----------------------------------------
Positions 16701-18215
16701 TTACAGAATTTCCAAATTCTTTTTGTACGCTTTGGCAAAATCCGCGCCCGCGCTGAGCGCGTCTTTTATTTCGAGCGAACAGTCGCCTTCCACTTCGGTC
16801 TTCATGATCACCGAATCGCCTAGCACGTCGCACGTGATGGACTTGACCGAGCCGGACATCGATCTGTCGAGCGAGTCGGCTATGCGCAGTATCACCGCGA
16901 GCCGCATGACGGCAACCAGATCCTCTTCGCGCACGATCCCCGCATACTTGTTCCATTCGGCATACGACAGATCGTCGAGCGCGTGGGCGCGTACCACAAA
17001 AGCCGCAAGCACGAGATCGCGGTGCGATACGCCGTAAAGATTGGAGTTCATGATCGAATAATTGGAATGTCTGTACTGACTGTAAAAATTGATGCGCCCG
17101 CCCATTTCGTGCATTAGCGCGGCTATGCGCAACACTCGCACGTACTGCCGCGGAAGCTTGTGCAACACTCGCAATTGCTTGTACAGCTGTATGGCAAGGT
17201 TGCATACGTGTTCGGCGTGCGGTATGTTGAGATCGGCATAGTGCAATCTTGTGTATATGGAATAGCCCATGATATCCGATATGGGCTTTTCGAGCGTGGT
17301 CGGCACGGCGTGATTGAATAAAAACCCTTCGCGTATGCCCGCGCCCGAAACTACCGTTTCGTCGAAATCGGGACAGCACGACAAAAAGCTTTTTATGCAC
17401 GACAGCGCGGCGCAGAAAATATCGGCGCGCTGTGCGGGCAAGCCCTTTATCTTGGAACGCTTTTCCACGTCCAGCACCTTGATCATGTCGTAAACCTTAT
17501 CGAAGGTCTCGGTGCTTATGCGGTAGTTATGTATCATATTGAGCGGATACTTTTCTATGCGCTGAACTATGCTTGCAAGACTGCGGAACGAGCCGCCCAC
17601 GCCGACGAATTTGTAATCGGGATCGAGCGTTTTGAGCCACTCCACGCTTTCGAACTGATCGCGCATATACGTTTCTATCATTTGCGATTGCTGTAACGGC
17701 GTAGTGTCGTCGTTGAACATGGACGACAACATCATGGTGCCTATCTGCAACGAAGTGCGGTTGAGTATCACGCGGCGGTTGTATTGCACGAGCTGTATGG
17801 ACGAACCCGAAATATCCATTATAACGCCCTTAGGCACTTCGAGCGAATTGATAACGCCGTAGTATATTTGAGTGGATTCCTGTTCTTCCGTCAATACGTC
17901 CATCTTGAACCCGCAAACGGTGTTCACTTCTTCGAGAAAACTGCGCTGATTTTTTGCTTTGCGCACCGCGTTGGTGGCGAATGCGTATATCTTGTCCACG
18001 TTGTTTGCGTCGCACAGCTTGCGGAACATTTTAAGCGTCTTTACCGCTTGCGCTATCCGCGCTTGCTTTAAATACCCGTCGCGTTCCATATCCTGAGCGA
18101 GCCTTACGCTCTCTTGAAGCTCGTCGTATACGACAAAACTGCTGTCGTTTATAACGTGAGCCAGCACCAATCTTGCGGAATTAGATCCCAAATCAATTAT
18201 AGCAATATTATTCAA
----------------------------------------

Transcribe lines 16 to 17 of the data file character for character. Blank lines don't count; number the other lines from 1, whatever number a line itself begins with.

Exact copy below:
18101 GCCTTACGCTCTCTTGAAGCTCGTCGTATACGACAAAACTGCTGTCGTTTATAACGTGAGCCAGCACCAATCTTGCGGAATTAGATCCCAAATCAATTAT
18201 AGCAATATTATTCAA